Sundsvall is a pretty little town of two or three thousand inhabitants, situated at the head of a broad and magnificent bay. It is the eastern terminus of the only post-road across the mountains to Trondhjem (Drontheim) in Norway, which passes through the extensive province of Jemteland.
It is, consequently, a lively and bustling place, and has a considerable coasting trade. The day after our arrival was market-day, and hundreds of the Norrlanders thronged the streets and public square. They were all fresh, strong, coarse, honest, healthy people–the men with long yellow hair, large noses and blue eyes, the women with the rosiest of checks and the fullest development of body and limb. Many of the latter wore basques or jackets of sheepskin with the wool inside, striped petticoats and bright red stockings.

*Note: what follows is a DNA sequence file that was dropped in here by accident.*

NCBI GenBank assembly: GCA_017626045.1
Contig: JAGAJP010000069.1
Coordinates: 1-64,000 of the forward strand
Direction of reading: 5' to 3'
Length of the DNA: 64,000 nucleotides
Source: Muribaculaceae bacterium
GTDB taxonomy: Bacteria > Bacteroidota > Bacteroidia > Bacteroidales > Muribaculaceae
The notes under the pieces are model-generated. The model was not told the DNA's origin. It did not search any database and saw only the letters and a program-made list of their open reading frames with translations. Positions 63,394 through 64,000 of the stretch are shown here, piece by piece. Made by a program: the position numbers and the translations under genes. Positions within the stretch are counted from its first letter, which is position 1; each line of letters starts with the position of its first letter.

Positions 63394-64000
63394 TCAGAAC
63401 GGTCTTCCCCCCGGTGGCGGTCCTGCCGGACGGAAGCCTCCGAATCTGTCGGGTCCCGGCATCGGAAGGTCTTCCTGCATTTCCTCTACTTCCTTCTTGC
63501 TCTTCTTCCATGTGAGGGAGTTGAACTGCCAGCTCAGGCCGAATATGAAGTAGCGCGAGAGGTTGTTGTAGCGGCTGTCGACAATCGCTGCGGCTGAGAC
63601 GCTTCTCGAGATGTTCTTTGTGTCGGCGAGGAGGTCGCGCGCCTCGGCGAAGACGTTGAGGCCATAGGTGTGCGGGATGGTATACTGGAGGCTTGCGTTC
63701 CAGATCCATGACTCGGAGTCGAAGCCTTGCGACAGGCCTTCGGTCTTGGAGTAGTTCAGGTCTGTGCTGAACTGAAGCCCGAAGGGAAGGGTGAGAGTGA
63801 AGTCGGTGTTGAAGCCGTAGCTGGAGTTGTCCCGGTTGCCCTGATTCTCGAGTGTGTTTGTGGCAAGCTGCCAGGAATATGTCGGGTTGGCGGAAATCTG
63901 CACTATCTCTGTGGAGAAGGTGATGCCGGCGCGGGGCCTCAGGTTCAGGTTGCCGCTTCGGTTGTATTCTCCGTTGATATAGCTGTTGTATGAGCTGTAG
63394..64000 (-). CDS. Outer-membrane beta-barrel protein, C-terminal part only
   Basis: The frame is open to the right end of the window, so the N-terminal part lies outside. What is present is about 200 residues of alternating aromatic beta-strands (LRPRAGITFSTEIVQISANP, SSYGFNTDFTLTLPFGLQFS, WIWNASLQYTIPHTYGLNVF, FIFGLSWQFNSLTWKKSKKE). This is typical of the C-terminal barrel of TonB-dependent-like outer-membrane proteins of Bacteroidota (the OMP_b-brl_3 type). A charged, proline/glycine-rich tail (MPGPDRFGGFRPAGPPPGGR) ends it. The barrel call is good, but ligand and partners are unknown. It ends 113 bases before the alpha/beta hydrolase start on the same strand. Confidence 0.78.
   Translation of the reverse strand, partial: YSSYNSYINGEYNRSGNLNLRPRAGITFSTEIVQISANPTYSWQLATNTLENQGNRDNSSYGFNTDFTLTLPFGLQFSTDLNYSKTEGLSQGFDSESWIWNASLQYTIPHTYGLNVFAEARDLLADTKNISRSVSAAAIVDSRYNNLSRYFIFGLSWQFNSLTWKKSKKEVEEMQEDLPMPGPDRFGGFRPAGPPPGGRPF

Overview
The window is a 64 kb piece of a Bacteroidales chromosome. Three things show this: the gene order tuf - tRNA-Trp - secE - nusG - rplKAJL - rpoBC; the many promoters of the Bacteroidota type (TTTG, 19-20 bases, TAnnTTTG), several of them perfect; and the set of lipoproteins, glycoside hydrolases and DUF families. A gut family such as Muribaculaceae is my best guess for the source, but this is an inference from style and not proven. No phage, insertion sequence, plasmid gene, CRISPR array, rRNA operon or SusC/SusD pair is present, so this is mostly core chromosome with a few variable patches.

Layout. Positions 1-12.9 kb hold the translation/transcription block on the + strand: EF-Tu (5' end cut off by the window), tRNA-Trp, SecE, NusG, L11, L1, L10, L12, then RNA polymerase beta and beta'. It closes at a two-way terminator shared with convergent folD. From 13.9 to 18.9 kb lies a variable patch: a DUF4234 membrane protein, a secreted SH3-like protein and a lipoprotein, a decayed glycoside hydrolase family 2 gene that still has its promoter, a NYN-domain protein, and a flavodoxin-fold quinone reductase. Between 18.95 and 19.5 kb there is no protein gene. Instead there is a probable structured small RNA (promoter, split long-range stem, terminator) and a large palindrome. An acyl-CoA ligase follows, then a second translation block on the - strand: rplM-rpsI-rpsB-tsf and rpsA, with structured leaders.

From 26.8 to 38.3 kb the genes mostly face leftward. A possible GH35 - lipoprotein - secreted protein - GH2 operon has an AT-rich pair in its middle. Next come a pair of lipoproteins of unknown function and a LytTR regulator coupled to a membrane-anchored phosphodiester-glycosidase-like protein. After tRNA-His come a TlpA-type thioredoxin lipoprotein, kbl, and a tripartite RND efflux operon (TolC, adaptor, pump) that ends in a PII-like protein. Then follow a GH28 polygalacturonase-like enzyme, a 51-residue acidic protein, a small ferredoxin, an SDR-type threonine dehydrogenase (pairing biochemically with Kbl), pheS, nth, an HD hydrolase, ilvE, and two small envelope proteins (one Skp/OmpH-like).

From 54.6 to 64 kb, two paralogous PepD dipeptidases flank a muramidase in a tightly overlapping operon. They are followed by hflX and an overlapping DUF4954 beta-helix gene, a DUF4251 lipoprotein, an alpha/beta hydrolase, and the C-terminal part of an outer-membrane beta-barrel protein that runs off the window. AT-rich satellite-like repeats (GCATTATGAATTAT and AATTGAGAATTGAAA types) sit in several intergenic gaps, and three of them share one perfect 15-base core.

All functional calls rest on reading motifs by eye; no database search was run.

The men were dressed in shaggy sheepskin coats, or garments of reindeer skin, with the hair outward. There was a vast collection of low Norrland sleds, laden with butter, cheese, hay, and wild game, and drawn by the rough and tough little horses of the country. Here was still plenty of life and animation, although we were already so far north that the sun did not shine upon Sundsvall the whole day, being hidden by a low hill to the south. The snowy ridges on the north, however, wore a bright roseate blush from his rays, from ten until two.
Note: Blogger’s highlightings.
Portrait of Bayard Taylor, older issue. Public Domain. The International library of famous literature. Pre-1878.
Sundsvall newspaper clip from 1858.
Sundsvall. Photo from 1870, from Lovisa Ulrika church gate towards east.